From: Doug Ewell (email@example.com)
Date: Mon May 07 2007 - 08:48:27 CDT
Philippe Verdy <verdy underscore p at wanadoo dot fr> wrote:
> But using a quill, with internal disposable reservoirs, was still
> mandatory in many French highs schools for exams and home works up to
> the early 1980's. Unlike in USA, crayons are not accepted here, except
> for arts and technical drawings.
Before any Americans take offense at this, the word "crayon" here is
probably meant to signify the stick of graphite encased (traditionally)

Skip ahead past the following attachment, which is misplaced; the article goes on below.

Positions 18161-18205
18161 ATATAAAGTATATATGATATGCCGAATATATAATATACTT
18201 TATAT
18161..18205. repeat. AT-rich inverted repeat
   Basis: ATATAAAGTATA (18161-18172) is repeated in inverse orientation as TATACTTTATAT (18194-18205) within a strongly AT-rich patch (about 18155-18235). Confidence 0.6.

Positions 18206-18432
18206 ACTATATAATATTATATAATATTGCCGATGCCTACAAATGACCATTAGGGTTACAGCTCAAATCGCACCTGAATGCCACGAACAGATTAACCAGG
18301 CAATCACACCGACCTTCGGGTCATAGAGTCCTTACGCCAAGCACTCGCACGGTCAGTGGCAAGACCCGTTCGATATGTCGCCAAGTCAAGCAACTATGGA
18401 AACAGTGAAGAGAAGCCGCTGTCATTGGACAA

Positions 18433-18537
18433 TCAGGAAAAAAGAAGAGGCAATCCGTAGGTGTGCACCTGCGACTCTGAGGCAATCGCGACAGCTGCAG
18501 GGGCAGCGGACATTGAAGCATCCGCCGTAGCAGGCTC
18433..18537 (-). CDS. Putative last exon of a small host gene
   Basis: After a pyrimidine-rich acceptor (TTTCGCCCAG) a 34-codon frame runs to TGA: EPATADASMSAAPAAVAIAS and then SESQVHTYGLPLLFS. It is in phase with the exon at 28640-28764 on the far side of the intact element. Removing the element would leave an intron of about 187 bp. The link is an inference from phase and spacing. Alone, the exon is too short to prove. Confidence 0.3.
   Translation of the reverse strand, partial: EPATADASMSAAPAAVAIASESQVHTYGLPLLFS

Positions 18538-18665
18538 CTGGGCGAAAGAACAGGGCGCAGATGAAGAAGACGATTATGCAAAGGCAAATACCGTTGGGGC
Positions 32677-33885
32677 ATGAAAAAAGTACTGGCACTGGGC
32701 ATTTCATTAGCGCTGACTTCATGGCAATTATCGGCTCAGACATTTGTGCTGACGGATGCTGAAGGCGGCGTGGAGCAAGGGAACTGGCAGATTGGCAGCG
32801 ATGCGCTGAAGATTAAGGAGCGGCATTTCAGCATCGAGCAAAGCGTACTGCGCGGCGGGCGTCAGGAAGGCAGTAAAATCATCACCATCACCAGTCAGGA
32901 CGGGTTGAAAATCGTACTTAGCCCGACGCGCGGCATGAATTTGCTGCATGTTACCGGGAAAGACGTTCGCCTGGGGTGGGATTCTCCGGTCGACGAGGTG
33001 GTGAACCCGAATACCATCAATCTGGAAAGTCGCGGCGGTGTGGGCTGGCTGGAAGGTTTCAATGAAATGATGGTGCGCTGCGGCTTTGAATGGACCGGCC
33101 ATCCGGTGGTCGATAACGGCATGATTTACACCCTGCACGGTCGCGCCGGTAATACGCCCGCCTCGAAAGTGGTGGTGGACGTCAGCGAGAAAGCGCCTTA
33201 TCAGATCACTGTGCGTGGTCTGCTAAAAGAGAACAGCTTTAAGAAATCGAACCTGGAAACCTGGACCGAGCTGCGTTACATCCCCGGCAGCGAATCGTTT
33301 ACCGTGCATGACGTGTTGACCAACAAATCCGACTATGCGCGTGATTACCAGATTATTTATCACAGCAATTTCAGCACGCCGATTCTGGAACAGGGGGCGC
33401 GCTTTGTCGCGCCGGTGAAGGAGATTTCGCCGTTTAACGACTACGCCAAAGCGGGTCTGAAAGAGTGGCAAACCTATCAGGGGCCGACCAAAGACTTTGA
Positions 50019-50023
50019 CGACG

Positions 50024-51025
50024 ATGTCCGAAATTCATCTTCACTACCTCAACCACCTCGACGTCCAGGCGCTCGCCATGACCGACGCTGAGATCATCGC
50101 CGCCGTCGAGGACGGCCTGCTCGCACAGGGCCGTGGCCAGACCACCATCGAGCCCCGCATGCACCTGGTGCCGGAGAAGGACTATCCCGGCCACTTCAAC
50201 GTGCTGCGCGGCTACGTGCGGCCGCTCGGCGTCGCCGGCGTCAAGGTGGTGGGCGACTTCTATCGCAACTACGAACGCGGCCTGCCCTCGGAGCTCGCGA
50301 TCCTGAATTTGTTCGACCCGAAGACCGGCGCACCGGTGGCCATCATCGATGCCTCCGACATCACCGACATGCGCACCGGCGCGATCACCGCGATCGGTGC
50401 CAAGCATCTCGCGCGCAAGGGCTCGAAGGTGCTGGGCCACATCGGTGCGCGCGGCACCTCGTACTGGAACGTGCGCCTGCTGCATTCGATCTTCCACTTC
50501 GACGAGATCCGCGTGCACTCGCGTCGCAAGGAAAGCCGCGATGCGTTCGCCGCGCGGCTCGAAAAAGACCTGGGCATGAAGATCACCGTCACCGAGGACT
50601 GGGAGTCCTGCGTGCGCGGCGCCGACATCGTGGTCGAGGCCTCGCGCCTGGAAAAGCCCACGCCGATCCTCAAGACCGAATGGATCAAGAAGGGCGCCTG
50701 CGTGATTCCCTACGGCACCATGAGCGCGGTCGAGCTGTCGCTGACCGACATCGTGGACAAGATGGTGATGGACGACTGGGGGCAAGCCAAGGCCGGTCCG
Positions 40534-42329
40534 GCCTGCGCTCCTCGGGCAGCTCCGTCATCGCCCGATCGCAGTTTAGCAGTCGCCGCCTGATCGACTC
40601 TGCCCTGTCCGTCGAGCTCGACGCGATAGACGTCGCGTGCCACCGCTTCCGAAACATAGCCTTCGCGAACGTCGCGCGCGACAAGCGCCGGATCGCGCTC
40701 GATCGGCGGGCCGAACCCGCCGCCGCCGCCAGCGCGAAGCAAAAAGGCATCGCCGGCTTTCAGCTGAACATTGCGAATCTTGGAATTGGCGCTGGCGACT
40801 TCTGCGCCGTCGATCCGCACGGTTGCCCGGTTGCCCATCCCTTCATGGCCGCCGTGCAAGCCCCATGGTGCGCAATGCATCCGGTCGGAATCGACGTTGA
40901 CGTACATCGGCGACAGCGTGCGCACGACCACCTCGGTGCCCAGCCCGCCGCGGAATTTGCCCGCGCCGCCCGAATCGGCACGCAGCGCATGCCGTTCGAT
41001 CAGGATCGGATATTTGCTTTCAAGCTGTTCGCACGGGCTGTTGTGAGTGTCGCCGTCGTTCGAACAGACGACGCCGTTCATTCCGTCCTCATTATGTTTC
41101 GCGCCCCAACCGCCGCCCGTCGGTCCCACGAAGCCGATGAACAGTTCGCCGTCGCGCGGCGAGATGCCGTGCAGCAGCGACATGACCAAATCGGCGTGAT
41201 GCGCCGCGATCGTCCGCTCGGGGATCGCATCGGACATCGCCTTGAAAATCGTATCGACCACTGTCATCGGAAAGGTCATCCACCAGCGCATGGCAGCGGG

in wood, with a sharp point and an eraser on the end, which is called a
"pencil" in English and is used in US schools through the university
level. The English word "crayon" is reserved for the blunt-pointed,
colored, waxy stick used by young children for drawing and coloring,
which is not accepted for any schoolwork in the US beyond age 12 or so.
In French, both of these are "crayon."
-- Doug Ewell * Fullerton, California, USA * RFC 4645 * UTN #14 http://users.adelphia.net/~dewell/ http://www1.ietf.org/html.charters/ltru-charter.html http://www.alvestrand.no/mailman/listinfo/ietf-languages
This archive was generated by hypermail 2.1.5 : Mon May 07 2007 - 08:51:37 CDT